The sparks that appear on the baseball-sized rock (starting at :17) result from the laser of the ChemCam instrument on NASA’s Curiosity Mars rover hitting the rock.
ChemCam’s laser zapping of this particular rock was the first time the team used Curiosity’s arm-mounted Mars Hand Lens Imager (MAHLI) camera to try and capture images of the spark generated by the laser hitting a rock on Mars. Their efforts were a success.
The video is compiled from single images from the MAHLI camera, taken during the 687th Martian day, or sol, of Curiosity’s work on Mars (July 12, 2014).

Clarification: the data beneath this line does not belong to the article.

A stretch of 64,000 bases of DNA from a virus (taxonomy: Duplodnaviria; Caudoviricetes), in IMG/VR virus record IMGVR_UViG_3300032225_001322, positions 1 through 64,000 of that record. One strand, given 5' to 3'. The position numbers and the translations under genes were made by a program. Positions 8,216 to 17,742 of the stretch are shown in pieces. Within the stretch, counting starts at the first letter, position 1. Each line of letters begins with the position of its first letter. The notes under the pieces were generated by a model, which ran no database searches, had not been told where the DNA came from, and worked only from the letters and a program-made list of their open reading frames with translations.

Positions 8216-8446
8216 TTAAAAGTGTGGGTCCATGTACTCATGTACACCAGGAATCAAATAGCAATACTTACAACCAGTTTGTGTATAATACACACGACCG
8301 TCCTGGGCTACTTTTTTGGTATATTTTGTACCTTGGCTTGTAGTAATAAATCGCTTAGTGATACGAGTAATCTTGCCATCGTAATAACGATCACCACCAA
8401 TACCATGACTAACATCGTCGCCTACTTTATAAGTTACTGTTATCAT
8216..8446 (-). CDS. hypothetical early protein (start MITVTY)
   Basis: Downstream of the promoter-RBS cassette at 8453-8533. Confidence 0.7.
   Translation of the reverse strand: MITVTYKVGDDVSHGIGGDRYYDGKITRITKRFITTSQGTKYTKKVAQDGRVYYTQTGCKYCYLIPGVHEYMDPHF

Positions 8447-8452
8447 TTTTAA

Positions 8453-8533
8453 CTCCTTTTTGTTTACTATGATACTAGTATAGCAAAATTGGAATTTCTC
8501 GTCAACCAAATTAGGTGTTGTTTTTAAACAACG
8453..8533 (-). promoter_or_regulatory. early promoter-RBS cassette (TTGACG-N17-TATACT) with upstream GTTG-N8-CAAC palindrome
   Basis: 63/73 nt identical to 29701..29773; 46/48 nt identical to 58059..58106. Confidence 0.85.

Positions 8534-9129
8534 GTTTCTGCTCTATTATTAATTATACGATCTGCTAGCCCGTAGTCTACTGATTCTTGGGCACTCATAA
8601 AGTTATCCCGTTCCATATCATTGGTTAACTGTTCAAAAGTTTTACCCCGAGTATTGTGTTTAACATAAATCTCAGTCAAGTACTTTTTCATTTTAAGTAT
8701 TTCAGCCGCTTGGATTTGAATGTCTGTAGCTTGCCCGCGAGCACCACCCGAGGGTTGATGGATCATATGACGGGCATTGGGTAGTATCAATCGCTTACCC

Since Curiosity landed in Mars’ Gale Crater in August 2012, researchers have used ChemCam’s laser and spectrometers to examine more than 600 rock or soil targets. The laser itself has been fired more than 150,000 times. The process, called laser-induced breakdown spectroscopy, hits a target with pulses from the laser to generate sparks, whose spectra provide information about which chemical elements are in the target. Multiple laser shots are fired in sequence, each blasting away a thin layer of material so that the following shot examines a slightly deeper layer. In this case, “Nova” displayed an increasing concentration of aluminum as a series of laser shots from the rover penetrated through dust on the rock’s surface.